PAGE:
It’s high time for Democrats to decisively reject this kind of thinking across the board. Embrace instead the universalistic principles the overwhelming majority of Americans believe in. They believe, unlike Kendi, that racial preferences in rewards and decision-making are not fair and fairness is a fundamental part of their world outlook. They actually believe, with Martin Luther King Jr., that people should “not be judged by the color of their skin but by the content of their character.” In a recent University of Southern California Dornsife survey, this classic statement of colorblind equality was posed to respondents: “Our goal as a society should be to treat all people the same without regard to the color of their skin.” This MLK-style statement elicited sky-high (92 percent) agreement from the public, despite the assaults on this idea from Critical Race Theory (CRT), Kendi, and large sectors of the Democratic left. In a fascinating related finding, the researchers found that most people who claim to have heard about CRT believe CRT includes this colorblind perspective, rather than directly contradicting it. Perhaps they just can’t believe any theory that has anything to do with race would reject this fundamental principle.

Similarly a recent Public Agenda Hidden Common Ground survey found 91 percent agreement with the statement: “All people deserve an equal opportunity to succeed, no matter their race or ethnicity.” This is what people deeply believe in: equal opportunity not, unlike the intersectional left, equal outcomes.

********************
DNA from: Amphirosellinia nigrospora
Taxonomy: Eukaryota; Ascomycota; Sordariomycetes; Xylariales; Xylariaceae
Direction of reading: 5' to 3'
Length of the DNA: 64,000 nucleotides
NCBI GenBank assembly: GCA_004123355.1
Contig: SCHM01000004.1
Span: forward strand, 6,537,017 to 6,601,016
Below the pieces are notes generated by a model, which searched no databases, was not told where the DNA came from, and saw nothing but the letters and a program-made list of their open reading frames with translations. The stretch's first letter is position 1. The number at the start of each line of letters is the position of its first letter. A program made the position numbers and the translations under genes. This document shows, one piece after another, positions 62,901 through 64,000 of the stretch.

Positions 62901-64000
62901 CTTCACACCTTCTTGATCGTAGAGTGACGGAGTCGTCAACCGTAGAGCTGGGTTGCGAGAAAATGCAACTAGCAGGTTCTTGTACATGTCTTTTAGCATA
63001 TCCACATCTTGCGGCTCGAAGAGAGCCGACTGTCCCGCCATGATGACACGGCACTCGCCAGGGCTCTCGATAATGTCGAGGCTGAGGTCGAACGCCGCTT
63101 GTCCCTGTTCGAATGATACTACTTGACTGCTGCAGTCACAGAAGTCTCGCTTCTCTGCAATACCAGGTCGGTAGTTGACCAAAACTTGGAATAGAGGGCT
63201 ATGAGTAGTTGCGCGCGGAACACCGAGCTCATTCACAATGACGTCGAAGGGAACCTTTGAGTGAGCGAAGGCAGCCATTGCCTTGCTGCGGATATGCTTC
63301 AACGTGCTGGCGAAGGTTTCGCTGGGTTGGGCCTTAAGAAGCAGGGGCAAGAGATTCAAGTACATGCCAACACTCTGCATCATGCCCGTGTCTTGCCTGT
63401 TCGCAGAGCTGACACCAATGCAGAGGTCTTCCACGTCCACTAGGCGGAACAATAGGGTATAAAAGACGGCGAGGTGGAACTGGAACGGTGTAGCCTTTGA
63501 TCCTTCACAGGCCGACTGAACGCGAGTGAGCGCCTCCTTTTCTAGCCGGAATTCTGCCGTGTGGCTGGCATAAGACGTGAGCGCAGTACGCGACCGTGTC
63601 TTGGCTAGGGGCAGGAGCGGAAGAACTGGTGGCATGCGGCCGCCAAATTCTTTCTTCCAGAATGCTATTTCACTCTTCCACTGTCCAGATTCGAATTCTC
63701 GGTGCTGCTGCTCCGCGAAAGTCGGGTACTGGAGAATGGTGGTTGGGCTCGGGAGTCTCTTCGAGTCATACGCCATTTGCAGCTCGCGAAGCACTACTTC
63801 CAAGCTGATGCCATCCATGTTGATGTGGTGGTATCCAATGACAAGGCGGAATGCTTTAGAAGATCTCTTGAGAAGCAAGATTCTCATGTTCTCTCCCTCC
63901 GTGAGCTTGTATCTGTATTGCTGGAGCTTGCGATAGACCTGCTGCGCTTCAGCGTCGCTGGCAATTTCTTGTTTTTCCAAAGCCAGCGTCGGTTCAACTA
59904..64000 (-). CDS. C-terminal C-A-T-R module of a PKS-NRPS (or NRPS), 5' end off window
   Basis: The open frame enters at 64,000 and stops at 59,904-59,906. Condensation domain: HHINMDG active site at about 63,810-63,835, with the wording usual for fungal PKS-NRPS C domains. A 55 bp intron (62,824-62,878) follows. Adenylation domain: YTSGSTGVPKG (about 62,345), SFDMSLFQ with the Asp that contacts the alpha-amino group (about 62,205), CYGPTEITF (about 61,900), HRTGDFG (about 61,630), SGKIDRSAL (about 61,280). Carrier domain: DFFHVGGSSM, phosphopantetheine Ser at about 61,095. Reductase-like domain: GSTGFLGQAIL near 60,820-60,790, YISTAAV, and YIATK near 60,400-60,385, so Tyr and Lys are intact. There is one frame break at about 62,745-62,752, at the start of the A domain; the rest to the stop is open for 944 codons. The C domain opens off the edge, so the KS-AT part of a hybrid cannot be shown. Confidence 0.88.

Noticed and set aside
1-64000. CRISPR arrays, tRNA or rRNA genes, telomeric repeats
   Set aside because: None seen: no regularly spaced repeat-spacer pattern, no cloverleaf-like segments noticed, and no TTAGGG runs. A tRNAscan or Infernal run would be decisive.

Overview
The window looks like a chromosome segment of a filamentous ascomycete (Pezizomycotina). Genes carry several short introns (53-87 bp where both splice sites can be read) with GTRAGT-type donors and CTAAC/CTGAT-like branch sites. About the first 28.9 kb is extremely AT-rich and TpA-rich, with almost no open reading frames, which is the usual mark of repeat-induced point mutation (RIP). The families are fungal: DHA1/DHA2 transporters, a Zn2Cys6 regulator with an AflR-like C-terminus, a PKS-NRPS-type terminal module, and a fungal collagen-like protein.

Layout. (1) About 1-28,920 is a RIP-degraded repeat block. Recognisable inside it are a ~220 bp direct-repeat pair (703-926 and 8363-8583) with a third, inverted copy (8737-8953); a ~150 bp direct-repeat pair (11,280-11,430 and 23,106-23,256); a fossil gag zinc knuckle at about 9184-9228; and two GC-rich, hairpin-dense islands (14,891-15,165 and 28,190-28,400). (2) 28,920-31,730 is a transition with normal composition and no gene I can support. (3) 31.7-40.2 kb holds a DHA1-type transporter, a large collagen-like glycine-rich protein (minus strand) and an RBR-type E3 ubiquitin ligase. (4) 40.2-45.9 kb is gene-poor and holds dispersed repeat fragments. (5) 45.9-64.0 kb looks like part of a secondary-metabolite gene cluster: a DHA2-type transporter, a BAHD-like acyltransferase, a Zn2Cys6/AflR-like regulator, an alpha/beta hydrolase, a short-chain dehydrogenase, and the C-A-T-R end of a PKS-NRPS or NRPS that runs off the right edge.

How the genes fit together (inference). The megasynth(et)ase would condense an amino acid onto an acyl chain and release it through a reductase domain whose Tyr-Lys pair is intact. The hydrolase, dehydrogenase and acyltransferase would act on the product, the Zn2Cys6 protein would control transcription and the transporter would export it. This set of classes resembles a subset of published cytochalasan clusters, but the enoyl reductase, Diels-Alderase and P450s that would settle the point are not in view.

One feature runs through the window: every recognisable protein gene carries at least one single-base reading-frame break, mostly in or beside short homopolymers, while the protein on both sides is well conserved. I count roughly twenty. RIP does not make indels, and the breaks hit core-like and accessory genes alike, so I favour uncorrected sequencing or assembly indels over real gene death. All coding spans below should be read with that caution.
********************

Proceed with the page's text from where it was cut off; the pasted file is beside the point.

Equally, Americans believe crime is crime no matter who commits it and that criminals should be punished. They do not believe that open drug use, street camping, shoplifting and countless other symptoms of social disorder should be tolerated because the populations involved are “marginalized” or because enforcement outcomes might not be equally distributed across races. Nor do they believe that the borders of the United States are merely suggestions that can be ignored by those appropriately placed in the intersectional hierarchy.

Reactions to the Hamas massacre have exposed the moral cul-de-sac occupied by the intersectional left. Democrats and liberals should seize this opportunity to dissociate themselves not just from these disgraceful reactions but also from the entire world view that has produced bad policy and worse politics in area after area.

Of course the usual suspects will inevitably say that returning to a universalist, mainstream approach is tantamount to throwing loyal Democratic constituencies in need of help “under the bus”. But who is throwing whom under the bus? Perhaps it is those whose intersectional dogma stands in the way of a Democratic approach that could plausibly generate the widest possible support that are throwing those who need help the most under the bus.